5. Tambien on this Day in History
Cinco de Mayo shares a date on the calendar with other notable historical events. Carnegie Hall opened on May 5th, 1891. In 1925, John Thomas Scopes was arrested for teaching evolution in a Tennessee school, setting the stage for the Scopes Monkey Trials. On May 5th, 1961, NASA launched the first American-manned space flight piloted by Alan Shepard Jr. (Oh, and Paris Hilton was sentenced to serve jail time on May 5th, 2007.)
Walk around any given American neighborhood on the night of October 31, and you’ll likely hear choruses of "trick-or-treat" chiming through the area. The sing-songy phrase is synonymous with Halloween in some parts of the world, but it's not the only way kids get sweets from their neighbors this time of year. From the Philippines to the American Midwest, here are some regional door-to-door traditions you may not have heard of.
The earliest form of trick-or-treating on Halloween can be traced back to Europe in the Middle Ages. Kids would don costumes and go door-to-door offering prayers for dead relatives in exchange for snacks called "soul cakes." When the cake was eaten, tradition held that a soul was ferried from purgatory into heaven. Souling has disappeared from Ireland and the UK, but a version of it lives on halfway across the world in the Philippines. During All Saints Day on November 1, Filipino children taking part in Pangangaluluwa will visit local houses and sing hymns for alms. The songs often relate to souls in purgatory, and carolers will play the part of the souls by asking for prayers. Kids are sometimes given rice cakes called suman, a callback to the soul cakes from centuries past.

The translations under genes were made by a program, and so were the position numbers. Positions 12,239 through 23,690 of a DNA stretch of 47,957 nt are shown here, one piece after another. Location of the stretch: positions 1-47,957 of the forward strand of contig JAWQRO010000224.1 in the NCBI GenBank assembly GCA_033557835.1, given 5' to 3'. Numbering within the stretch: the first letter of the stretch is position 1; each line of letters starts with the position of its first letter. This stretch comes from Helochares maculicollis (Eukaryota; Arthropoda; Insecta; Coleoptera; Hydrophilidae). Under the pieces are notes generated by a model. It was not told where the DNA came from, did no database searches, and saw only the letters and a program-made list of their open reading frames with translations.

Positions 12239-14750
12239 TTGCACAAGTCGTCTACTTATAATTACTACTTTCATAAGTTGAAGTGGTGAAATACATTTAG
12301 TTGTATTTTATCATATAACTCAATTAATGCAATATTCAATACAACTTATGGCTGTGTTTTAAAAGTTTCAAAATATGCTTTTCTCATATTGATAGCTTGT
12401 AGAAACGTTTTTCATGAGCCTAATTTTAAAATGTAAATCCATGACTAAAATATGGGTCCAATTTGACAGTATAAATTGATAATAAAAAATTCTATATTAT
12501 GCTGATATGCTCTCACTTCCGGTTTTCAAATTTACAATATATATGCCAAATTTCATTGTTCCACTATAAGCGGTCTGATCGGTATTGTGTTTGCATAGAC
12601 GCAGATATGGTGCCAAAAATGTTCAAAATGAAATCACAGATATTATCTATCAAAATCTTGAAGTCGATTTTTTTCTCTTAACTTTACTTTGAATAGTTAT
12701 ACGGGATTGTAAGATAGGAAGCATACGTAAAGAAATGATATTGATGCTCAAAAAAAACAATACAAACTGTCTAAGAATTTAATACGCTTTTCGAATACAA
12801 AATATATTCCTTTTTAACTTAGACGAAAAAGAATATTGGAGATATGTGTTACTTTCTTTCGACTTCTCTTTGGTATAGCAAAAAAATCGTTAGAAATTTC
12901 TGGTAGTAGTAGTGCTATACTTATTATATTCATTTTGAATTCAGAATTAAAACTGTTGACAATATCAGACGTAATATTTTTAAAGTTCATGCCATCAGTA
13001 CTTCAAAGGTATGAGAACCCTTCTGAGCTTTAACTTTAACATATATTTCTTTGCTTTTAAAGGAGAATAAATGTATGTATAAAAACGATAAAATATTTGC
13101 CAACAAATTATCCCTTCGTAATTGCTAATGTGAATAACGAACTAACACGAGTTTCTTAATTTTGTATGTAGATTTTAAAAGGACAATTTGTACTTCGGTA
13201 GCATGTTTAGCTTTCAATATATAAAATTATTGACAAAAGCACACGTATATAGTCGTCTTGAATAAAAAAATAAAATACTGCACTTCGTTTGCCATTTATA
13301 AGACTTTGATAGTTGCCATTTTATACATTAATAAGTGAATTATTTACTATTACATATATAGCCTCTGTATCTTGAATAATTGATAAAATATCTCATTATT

2. PÃO-POR-DEUS // PORTUGAL
Instead of trick-or-treating, kids in Portugal go door-to-door saying pão-por-deus ("bread for god") in exchange for goodies on All Saints Day. Some homeowners give out money or candy, while others offer actual baked goods.
3. HALLOWEEN APPLES // WESTERN CANADA
If they're not calling out "trick-or-treat" on their neighbors’ doorsteps on Halloween night, you may hear children in western Canada saying "Halloween apples!" The phrase is left over from a time when apples were a common Halloween treat and giving out loose items on the holiday wasn't considered taboo.
The Dutch wait several days after Halloween to do their own take on trick-or-treating. On the night of November 11, St. Martin's Day, children in the Netherlands take to the streets with their homemade lanterns in hand. These lanterns were traditionally carved from beets or turnips, but today they’re most commonly made from paper. And the kids who partake don’t get away with shouting a few words at each home they visit—they’re expected to sing songs to receive their sugary rewards.